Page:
In politics, they say, “only Nixon could go to China.” That is, only an ardently anti-communist pol like Richard Nixon could get away with, gasp, talking to commies. If George McGovern had gone a panda watching, he would have been discredited as “soft on communism.” But Nixon’s anti-communist resume made him largely immune from such criticism. “Only Nixon could go to China,” therefore, has become an analogy to explain the unique ability that hardline politicians have to change seemingly unchangeable viewpoints of their ideological soulmates, and the moderate middle.

In the entertainment world, the say “we can make the obscure cool.” Actually, they don’t say that at all, but they should. Because when Bono talks about third world debt, Jessica Lange talks about commodity subsidies or Charlton Heston talks about gun show exemptions, many previously indifferent citizens become persuaded.

Whether in academics, entertainment or politics, the concept is the same – WHO is speaking often matters more than WHAT is spoken.

The latest and localest example of that phenomena is Governor Pawlenty’s much hyped eco-tourism excursion to the South Pole to essentially skim Will Steger’s Cliff’s Notes on climate change research.

Now, if Amy Kloubachar had announced such a trip, reporters and the rest of us would have either yawned, rolled our eyes, or cried “boondoggle.” But when our little McCain maven makes the same announcement, it’s front page, above the fold, months before a single pair of mucklucks is even packed.

…as it should be. Because “conservative listens to scientific consensus” has gotten to be sort of a “man bites dog” kind of story. Unexpected, and therefore newsworthy.

Whether you approve or disapprove of the Governor’s position on this issue, this is a good reminder to communicators of all stripes to spend less time word-smithing for predictable messengers, like our clients or employers, and more time finding surprising, credible messengers who will actually get noticed and heard.

– Loveland

Peeyoo-litzer Prize Winning Reporting

In past fulminations, we’ve opined about PR people producing client-friendly video and placing it on the news, posing as reporters narrating the news in a client-friendly way and stuffing polls covered by the news in ways that benefit their clients or employers.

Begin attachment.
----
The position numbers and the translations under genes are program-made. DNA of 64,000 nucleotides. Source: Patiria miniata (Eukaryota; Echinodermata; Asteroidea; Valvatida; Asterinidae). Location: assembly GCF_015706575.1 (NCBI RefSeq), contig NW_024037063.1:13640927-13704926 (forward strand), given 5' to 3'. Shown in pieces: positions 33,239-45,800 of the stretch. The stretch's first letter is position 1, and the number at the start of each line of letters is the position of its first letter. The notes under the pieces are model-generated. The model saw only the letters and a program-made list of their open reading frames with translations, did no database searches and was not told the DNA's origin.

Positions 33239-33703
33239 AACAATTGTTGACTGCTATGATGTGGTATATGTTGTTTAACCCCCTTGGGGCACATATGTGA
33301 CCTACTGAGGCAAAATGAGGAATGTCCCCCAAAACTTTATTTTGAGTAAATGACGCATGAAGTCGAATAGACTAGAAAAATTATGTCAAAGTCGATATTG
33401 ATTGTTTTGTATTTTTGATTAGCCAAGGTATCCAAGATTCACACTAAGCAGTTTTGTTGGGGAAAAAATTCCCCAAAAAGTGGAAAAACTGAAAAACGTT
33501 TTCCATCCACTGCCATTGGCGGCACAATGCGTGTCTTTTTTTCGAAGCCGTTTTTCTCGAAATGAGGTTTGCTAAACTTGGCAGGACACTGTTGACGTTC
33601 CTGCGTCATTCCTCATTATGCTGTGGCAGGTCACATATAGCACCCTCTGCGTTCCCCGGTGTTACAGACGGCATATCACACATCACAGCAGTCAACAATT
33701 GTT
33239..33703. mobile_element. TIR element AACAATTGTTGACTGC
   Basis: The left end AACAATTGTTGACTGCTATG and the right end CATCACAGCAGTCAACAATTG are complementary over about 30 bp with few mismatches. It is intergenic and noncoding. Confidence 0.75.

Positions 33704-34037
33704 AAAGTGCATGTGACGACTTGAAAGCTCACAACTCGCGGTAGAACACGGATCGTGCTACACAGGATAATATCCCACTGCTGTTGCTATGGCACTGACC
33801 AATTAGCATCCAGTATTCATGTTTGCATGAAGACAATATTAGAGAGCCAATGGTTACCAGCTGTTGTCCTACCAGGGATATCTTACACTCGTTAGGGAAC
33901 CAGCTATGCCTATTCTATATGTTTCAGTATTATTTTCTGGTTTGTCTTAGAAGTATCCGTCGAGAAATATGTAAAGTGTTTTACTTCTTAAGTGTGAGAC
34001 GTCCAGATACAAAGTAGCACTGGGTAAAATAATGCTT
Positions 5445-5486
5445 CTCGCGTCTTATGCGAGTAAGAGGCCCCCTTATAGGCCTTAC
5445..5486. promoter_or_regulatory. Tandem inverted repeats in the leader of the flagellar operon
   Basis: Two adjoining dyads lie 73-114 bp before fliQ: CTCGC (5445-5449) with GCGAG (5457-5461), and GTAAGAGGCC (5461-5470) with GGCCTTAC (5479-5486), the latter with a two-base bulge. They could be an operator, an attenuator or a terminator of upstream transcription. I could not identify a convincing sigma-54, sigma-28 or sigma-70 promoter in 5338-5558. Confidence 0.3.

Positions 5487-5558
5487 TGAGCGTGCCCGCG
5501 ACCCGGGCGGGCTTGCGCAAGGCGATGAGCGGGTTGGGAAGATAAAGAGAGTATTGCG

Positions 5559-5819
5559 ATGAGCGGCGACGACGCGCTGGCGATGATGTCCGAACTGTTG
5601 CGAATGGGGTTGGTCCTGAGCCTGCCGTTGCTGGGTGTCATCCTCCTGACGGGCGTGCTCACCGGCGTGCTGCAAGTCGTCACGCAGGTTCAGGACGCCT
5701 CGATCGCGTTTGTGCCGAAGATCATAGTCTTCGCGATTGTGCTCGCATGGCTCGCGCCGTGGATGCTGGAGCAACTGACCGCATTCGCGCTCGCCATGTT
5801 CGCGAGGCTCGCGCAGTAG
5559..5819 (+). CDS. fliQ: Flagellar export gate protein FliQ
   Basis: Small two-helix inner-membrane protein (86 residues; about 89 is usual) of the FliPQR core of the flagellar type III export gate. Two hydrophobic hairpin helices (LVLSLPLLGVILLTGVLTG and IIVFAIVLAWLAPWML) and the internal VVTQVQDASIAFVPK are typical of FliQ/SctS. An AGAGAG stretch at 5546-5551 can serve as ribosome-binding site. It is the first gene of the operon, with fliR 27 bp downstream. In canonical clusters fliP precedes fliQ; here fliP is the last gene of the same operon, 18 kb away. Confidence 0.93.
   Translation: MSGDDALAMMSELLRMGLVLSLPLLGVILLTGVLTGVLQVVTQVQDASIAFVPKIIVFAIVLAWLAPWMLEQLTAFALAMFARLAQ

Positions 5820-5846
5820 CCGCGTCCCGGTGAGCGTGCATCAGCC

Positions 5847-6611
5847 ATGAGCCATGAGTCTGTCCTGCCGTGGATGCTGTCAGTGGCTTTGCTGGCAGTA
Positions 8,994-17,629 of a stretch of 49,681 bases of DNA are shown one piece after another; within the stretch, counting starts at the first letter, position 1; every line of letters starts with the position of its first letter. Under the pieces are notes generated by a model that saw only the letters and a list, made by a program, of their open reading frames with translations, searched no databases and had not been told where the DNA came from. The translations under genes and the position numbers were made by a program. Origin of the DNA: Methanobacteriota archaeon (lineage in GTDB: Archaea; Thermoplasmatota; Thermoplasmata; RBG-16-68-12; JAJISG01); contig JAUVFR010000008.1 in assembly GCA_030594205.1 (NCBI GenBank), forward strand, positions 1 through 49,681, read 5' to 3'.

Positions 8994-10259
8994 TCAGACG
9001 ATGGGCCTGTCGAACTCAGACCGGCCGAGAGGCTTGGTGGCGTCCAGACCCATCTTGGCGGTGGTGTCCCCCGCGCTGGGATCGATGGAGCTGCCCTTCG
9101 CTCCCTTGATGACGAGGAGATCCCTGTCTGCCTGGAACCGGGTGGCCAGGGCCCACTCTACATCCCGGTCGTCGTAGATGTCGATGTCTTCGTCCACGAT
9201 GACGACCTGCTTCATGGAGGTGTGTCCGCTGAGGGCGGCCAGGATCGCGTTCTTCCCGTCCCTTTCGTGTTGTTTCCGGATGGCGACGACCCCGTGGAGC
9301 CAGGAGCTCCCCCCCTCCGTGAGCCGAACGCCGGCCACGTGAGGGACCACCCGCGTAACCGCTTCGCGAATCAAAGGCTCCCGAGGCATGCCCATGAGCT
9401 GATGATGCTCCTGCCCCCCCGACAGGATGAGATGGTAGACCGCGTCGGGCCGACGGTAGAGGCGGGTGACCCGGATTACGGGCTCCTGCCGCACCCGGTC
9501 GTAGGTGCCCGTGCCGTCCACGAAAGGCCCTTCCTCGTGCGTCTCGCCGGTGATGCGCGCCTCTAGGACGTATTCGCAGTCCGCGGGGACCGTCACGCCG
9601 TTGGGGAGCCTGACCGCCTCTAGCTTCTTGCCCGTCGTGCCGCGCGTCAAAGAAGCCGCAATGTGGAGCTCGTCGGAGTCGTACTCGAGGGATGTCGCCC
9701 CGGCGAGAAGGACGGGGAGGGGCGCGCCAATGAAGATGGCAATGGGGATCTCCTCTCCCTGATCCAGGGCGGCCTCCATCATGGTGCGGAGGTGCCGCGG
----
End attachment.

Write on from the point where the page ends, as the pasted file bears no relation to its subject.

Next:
But the one thing that reporters still completely control is the questioning of its government and their apologists. That’s the heart and soul of the good old Fourth Estate, right?

Not so fast there, Bernstein. Last week the Bush Administration’s Federal Emergency Management Agency (FEMA) reportedly used PR flunkies posing as reporters to ask softball questions about FEMA’s response to southern California wildfires. The old “I’m not a reporter, but I play one on TV” trick. This “reporting” was apparently covered live by MSNBC and Fox.

Darn it all, if only Browny’s boys had thought of this in New Orleans! “Browny’s doing a swell job, isn’t he?” “No human being could possibly have imagined a levy could break, right?” “Would you say recovery efforts are going great, or super-duper great?”

This obviously isn’t a widespread practice, and it isn’t likely to become one. But honestly, the arrogance of the PR profession these days boggles the mind.

– Loveland

Dedicated Follower Of Fashion (Or Else)

Thought-provoking piece for marketers yesterday in the WSJ Online, looking at the marketing of designer clothing to kids and the related pressures it’s bringing about for kids at younger and younger ages.

Excerpt: “…today, guidance counselors and psychologists say, fashion bullying is reaching a new level of intensity as more designers launch collections targeted at kids… more than one-third of middle-school students responded “yes” when asked whether they are bullied because of the clothes they wear.”

Also interesting that there’s no comment included here from designers or retailers. I wonder how they’d have responded. After all, it’s the kind of thing that PR people, ad people, marketers, etc., are in business to create — the must-have product for the target audience, surrounded in a swirl of unreasonable loyalty.

It’s a success. Right?

Hmm.  Hmmmm.  Nothing like a little occupational introspection to close out the week.

— Hornseth